“Five years ago, I stopped showering.” This was the bold confession that James Hamblin, physician and staff writer at The Atlantic, wrote in his book titled Clean: The New Science of Skin.
“At least, by most modern definitions of the word,” he clarifies.
“I still get my hair wet occasionally, but I quit shampooing or conditioning, or using soap, except on my hands,” Hamblin continues. He has also stopped using products that he had always associated with “being clean”, such as exfoliants, moisturizers and deodorants. This just might be one of the most shocking revelations a person can tell you. But he doesn’t recommend this practice to everyone.
In polite company, Hamblin’s confession tends to land like the Hindenburg, which reveals just how obsessed we’ve become with surface notions of cleanliness — and how reluctant we are to disavow them. But Hamblin thinks the sensible-sounding idea that we should scrub up regularly is both simplistic and wrongheaded. When you take a soap-slathered loofah to your greasy pelt, he says, you’re actually destroying an interdependent microbial universe, or microbiome, on the surface of your skin.
“When we clean ourselves,” Hamblin writes, “we at least temporarily alter the microscopic populations — either by removing them or by altering the resources available to them.” By chasing that born-again post-shower rush, in other words, we stymie one of evolution’s best strategies to shield us from disease and keep out invaders.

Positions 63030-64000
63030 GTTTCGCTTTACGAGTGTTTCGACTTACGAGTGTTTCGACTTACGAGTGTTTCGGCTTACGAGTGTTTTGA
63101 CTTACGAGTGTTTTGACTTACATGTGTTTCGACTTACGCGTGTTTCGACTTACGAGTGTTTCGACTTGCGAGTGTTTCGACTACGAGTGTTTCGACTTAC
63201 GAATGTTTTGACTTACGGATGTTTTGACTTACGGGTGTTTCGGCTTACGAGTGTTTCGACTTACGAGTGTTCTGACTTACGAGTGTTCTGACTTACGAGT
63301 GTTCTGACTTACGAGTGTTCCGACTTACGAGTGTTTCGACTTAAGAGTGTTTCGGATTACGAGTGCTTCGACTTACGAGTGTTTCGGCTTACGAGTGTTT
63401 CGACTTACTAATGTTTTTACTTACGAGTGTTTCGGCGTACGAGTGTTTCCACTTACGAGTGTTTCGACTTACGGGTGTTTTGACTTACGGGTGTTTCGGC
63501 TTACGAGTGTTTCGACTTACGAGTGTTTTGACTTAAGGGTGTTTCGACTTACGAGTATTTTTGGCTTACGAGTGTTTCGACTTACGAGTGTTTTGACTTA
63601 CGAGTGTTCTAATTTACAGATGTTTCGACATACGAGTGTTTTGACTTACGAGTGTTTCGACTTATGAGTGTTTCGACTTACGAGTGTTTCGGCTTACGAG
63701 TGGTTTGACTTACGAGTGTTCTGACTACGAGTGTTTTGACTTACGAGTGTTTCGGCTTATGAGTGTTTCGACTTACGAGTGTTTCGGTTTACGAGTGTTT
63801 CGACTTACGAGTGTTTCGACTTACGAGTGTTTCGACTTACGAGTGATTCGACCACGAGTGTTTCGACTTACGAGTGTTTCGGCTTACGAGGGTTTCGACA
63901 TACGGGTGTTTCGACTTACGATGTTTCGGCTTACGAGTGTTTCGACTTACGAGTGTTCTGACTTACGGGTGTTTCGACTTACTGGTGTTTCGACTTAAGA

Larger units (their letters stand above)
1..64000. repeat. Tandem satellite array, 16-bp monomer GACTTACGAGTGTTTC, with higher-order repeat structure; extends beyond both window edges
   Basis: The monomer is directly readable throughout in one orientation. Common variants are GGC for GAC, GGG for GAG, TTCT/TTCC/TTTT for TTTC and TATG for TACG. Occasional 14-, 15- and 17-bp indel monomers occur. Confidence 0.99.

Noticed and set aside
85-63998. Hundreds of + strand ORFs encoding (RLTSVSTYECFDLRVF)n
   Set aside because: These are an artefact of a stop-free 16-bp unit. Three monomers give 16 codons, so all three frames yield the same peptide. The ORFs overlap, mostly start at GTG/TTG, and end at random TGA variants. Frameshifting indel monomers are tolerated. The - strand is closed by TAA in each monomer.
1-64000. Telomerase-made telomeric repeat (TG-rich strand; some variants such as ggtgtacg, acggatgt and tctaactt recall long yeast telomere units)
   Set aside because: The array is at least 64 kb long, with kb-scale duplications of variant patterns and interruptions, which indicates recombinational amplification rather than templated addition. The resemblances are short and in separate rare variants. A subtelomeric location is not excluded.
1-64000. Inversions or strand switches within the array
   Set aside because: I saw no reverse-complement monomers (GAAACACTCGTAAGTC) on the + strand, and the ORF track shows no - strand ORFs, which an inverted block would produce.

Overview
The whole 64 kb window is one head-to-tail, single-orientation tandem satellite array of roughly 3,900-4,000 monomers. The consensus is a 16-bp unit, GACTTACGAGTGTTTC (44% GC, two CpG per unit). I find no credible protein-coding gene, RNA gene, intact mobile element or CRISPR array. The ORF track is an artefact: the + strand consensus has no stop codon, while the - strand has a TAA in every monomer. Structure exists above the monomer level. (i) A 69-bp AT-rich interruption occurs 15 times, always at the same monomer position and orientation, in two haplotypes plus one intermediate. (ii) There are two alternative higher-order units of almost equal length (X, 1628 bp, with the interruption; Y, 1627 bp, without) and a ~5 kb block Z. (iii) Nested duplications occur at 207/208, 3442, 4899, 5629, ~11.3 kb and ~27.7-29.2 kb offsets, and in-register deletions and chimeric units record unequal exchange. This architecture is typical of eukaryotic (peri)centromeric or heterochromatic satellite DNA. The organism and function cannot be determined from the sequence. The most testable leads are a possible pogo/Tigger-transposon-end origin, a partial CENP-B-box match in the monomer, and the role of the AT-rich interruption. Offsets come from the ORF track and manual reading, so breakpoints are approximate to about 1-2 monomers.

Hamblin may have stopped showering, and he may have stopped using beauty products, but it doesn’t mean that his skin and hygiene has gotten worse. In fact, it has become better. He states that his skin has become less oily, and he has got fewer patches of eczema.
That’s why Hamblin plans to continue his shower-free routine for now— as long as his odor doesn’t send others fleeing from the room. It hasn’t so far, he reports: “I didn’t smell like pine trees or lavender, but I also didn’t smell like the oniony body odor that I used to get when my armpits, used to being plastered with deodorant, suddenly went a day without it.”
Know more details about Hamblin’s revelation over at Undark.
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